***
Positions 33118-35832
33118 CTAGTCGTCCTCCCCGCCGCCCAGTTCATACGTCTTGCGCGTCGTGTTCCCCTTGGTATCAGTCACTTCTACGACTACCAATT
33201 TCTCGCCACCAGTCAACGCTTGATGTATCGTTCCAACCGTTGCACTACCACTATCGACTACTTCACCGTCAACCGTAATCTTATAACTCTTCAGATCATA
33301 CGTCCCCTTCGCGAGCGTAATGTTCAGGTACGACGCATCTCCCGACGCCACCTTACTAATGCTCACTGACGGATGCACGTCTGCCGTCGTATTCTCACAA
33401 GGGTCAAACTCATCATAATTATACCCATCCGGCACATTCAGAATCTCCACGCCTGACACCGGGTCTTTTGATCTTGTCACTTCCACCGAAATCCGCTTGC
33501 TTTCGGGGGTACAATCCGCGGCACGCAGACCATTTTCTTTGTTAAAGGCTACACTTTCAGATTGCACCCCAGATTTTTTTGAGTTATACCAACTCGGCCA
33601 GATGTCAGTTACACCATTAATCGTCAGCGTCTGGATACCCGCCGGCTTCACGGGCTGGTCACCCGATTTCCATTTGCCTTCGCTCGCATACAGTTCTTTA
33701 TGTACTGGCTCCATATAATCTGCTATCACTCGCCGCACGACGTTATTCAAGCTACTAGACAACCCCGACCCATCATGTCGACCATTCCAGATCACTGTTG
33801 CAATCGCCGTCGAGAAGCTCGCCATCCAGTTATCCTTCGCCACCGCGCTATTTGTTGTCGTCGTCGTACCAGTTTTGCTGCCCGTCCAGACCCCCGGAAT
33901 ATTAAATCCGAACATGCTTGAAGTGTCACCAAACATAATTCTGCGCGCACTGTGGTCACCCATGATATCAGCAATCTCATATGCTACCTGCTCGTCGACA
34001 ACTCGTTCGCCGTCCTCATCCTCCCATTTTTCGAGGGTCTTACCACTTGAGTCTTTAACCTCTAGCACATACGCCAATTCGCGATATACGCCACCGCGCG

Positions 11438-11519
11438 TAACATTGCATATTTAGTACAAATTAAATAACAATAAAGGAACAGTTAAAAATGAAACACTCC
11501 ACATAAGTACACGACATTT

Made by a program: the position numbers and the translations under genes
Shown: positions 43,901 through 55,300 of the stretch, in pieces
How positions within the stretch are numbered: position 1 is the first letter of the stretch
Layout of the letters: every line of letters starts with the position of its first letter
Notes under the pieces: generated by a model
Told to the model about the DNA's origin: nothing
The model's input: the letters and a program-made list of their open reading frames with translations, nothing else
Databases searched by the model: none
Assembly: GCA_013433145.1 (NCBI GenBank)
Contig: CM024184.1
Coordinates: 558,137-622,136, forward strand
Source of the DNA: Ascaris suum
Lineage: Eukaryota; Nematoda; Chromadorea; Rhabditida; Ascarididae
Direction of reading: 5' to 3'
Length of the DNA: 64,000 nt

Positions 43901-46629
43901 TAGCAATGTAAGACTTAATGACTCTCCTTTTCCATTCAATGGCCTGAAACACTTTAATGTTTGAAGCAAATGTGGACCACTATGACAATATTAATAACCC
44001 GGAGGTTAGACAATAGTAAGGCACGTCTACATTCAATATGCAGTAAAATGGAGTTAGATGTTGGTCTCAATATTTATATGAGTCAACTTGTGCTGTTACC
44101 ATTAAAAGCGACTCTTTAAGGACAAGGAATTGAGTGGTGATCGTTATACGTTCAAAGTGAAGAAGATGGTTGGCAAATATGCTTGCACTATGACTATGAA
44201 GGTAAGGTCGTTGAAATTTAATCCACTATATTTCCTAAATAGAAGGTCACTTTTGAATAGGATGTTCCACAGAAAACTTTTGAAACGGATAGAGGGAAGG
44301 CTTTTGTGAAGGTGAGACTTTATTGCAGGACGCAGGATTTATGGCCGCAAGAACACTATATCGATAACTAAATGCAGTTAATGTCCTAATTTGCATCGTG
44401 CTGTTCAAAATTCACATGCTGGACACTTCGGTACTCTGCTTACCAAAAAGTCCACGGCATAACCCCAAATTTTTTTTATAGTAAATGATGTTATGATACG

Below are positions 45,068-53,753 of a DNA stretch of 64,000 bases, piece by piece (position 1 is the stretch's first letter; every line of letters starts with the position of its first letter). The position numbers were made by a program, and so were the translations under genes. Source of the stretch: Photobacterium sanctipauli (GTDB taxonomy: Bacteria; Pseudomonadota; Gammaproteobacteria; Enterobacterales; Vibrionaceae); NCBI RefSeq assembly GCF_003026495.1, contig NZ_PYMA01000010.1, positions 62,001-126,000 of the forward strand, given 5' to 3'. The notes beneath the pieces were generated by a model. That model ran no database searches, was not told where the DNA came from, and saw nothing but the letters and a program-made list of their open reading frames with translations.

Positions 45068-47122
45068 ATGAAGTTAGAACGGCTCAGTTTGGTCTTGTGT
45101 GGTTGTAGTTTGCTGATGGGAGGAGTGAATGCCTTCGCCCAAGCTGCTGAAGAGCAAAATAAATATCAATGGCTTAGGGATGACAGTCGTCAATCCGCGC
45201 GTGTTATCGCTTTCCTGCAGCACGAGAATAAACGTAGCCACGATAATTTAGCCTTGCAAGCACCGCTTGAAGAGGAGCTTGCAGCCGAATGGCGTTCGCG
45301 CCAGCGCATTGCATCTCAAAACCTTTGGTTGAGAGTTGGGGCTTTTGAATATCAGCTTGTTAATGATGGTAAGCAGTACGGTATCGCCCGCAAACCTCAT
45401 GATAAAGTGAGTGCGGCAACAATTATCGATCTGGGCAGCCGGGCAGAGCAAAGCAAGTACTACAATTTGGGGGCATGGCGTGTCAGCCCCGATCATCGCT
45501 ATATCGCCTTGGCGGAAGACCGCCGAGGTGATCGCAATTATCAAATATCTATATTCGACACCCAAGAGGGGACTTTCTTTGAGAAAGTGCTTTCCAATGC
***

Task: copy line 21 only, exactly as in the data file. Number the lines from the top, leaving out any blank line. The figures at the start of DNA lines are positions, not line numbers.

The model's input: the letters and a program-made list of their open reading frames with translations, nothing else